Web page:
Hebrew or Aramaic? Some Evidence from Inscriptions

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The fundamental assumptions of the past of Jesus' mother tongue are again and again repeated today while their frame of reference has changed dramatically.

Modern interest in the Aramaic language arose with the “discovery” of the Aramaic-speaking churches of the east in the sixteenth century. Here, finally, it was believed, Jesus’ “mother-tongue” had been found, and the earliest treatises about the Jewish vernacular in the time of Jesus were written by de Rossi (1772)[1] and Pfannkuche (1798)[2] on the basis of this assumption. These treatises remained the only ones in the field until the studies of Dalman in 1894 and following.[3] Throughout these approximately one hundred years, scholars firmly believed in the exclusive use of Aramaic, and this belief permeated works of New Testament scholarship. By the end of the nineteenth century this belief had almost reached the status of infallibility.

For this reason, even the word “Hebrew” in the New Testament, as well as in Josephus and Philo, was believed to refer to the Aramaic language. Wordlists of Semitic terms in the New Testament were compiled and carefully checked against the Aramaic lexicon known at that time; however, these lists were never equally crosschecked against the Hebrew lexicon. In this way, even some clearly Hebrew terms ended up in the lists of Aramaic words. As Joseph A. Fitzmyer, one of the world’s more prominent Aramaic scholars, admitted in 1975 in hindsight: “…the way in which claims are sometimes made for the Aramaic substratum of the sayings of Jesus, when the evidence is merely “Semitic” in general, or, worse still, derived from some other Semitic language, e.g., Hebrew, should no longer be countenanced.”[4]

What we have to keep in mind is how thin was the evidence upon which scholars based their observations. They did not have the Dead Sea Scrolls or the Cairo Genizah. There were no Bar Kochva letters or documents from Nahal Hever. There was no Targum Neofiti and no Hebrew fragments of Ben Sira. Archaeology in the Holy Land had only just begun and the epigraphic evidence was minimal. Therefore, some of the scholarly conclusions of these pioneers in the field, as learned as the conclusions were in their day, have to be revised from today’s perspective. For example, in 1798 Pfannkuche referred to the “Year 1” coins as proof that Aramaic was the vernacular as early as Hasmonean times. Today we know that these coins were minted during the first Jewish revolt and their language is Hebrew. Pfannkuche and Dalman dated the Targums of Onkelos and Jonathan to Hellenistic times and believed they reflected the language spoken at the time of Jesus. Today these Targums are dated centuries later, and so is their language. Julius Wellhausen noticed the late date of the Targumic language and acknowledged that no textual evidence for “Palestinian Jewish Aramaic” was available. Therefore, he took most of his Aramaic material from the Palestinian-Christian lectionaries of the third and fourth centuries A.D.[5]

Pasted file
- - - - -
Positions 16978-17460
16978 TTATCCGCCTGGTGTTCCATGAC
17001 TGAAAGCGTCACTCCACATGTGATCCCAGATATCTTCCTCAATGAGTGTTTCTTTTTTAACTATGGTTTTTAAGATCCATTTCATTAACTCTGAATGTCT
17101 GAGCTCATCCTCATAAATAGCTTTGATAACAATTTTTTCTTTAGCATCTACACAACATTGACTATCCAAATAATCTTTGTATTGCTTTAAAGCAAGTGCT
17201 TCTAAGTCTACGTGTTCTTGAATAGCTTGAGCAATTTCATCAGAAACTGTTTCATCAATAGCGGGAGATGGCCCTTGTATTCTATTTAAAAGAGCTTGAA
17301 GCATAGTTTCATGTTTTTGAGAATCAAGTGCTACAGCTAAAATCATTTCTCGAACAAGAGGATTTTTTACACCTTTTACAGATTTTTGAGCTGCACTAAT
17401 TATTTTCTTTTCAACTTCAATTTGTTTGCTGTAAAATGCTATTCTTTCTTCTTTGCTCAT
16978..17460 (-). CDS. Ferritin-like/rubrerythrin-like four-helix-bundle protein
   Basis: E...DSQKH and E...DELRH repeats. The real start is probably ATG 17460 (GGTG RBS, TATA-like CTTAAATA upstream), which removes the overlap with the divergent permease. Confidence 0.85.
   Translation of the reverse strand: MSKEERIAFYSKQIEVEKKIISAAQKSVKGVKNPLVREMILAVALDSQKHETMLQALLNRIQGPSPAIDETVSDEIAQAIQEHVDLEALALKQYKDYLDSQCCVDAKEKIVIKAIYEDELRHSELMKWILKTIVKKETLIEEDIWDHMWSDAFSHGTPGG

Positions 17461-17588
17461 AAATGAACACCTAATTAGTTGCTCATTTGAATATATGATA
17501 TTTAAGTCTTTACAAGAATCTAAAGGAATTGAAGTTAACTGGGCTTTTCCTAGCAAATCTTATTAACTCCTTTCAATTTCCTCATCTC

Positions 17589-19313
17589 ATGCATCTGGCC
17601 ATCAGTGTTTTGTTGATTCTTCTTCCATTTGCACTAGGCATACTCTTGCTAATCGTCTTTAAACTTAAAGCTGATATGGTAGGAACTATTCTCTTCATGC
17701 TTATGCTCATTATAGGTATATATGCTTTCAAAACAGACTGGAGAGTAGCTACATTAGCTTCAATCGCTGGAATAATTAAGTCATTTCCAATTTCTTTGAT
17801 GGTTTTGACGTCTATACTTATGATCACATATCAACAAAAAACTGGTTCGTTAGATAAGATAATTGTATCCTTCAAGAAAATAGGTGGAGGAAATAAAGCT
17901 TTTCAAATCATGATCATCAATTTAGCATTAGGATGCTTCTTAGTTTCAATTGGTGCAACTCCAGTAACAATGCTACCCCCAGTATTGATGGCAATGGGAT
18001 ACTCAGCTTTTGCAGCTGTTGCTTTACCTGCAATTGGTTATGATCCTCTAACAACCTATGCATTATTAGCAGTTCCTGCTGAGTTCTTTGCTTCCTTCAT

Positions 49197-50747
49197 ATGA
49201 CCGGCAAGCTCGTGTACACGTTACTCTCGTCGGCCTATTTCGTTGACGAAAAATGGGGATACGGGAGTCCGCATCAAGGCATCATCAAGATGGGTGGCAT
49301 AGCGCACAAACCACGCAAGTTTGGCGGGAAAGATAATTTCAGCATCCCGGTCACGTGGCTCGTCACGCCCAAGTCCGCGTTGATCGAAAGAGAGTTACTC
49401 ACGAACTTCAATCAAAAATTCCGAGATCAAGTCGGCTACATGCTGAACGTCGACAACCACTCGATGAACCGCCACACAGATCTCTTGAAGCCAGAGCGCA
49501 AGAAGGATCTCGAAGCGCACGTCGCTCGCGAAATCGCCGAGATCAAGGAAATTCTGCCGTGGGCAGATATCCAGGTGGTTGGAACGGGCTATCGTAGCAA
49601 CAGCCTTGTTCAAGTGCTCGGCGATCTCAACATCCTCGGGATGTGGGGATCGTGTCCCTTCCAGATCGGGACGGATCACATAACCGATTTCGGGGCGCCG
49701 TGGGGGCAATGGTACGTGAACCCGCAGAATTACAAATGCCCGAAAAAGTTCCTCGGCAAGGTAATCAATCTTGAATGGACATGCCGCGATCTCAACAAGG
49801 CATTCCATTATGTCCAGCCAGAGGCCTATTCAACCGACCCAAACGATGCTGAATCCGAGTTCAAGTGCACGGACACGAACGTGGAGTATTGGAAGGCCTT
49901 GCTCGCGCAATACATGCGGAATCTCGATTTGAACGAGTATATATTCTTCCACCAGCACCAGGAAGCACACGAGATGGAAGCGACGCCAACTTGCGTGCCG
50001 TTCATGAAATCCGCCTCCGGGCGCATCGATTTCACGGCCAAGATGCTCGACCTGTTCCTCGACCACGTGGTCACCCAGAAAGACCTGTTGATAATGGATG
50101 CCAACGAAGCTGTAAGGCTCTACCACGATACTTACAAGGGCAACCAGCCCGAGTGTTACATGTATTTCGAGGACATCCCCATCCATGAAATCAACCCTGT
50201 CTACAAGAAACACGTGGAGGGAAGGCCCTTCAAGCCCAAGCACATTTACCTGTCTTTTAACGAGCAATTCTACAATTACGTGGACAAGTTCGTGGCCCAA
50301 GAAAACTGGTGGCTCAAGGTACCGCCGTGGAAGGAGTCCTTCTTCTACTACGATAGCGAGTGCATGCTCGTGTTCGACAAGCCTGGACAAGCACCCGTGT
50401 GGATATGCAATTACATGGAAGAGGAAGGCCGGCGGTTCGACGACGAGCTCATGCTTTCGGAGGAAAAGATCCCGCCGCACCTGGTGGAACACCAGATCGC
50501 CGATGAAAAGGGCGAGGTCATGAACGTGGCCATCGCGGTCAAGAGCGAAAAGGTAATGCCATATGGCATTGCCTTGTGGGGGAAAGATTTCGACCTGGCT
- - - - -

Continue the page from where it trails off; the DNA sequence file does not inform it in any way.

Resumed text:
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  • [1] Giovanni Bernardo De Rossi Della Lingua Propria Di Cristo E Degli Ebrei Nazionali Della Palestina Da Tempi de Maccabei (Parma: Stamperia Reale, 1772).
  • [2] Heinrich Friedrich Pfannkuche, “Über die palästinische Landessprache in dem Zeitalter Christi und der Apostel. Ein Versuch, zum Theil nach de Rossi entworfen,” in: Allgemeine Bibliothek der biblischen Literatur (ed. Johann Gottfried Eichhorn; Achter Band; Drittes Stück; Leipzig: Weidmannsche Buchhandlung, 1798), 365-80.
  • [3] Gustaf Dalman, Grammatik des jüdisch-palästinischen Aramäisch nach den Idiomen des palästinischen Talmud und Midrasch, des Onkelostargum (cod. Sorini 84) und der jerusalemischen Targume zum Pentateuch (Leipzig: Hinrichs, 1894); idem, Aramäische Dialektproben: Lesestücke zur Grammatik des jüdisch-palästinischen Aramäisch zumeist nach Handschriften des Britischen Museums (Leipzig: Hinrichs, 1896); Gustaf Dalman and G. H. Händler, Aramäisch-neuhebräisches Handwörterbuch zu Targum, Talmud und Midrasch. Mit Vokalisation der Targumischen Wörter nach südarabischen Handschriften und besonderer Bezeichnung des Wortschatzes des Onkelostargum (Frankfurt a.M.: Kaufmann, 1897); Gustaf Dalman, Die Worte Jesu: mit Berücksichtigung des nachkanonischen jüdischen Schrifttums und der aramäischen Sprache erörtert (Leipzig: Hinrichs, 1898).
  • [4] Joseph A. Fitzmyer, “The Study of the Aramaic Background of the New Testament” (1975), reprinted in Joseph A. Fitzmyer, A Wandering Aramaean: Collected Aramaic Essays (Missoula, MT: Scholars Press, 1979): 5.
  • [5] Julius Wellhausen, Einleitung in die drei ersten Evangelien (Berlin: Georg Reimer, 1905), 38-42.

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  • Guido Baltes

    Guido Baltes

    Dr. Guido Baltes is a lecturer of New Testament Studies at MBS Bible Seminary (Marburg, Germany) and at the department of Theology at the University of Marburg. He is an ordained minister of the Evangelical Church of Germany. After finishing his theological studies at the…
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